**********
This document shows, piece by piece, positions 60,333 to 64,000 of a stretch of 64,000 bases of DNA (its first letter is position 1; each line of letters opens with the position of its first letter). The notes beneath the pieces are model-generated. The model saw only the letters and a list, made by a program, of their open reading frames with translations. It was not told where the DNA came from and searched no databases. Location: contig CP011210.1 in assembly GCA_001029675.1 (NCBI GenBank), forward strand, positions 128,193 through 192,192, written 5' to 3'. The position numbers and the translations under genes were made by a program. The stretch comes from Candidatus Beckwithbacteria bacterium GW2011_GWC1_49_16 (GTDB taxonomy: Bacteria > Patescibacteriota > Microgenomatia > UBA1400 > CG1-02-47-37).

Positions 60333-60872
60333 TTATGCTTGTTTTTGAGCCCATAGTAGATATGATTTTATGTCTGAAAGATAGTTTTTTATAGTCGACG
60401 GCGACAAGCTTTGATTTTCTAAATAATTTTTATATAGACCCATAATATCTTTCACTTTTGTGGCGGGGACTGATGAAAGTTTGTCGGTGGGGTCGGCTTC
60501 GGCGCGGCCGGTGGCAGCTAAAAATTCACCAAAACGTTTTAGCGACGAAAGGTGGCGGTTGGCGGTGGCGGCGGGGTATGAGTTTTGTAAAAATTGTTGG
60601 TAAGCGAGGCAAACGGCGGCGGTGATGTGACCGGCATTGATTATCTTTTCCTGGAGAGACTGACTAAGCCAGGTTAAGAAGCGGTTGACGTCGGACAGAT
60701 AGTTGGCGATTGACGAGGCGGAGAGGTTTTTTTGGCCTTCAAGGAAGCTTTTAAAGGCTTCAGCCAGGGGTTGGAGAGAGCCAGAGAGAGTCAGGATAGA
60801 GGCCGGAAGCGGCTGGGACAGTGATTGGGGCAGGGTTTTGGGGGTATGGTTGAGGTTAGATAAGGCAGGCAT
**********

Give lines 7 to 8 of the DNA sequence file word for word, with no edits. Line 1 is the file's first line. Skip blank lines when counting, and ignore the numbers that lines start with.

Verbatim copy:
60701 AGTTGGCGATTGACGAGGCGGAGAGGTTTTTTTGGCCTTCAAGGAAGCTTTTAAAGGCTTCAGCCAGGGGTTGGAGAGAGCCAGAGAGAGTCAGGATAGA
60801 GGCCGGAAGCGGCTGGGACAGTGATTGGGGCAGGGTTTTGGGGGTATGGTTGAGGTTAGATAAGGCAGGCAT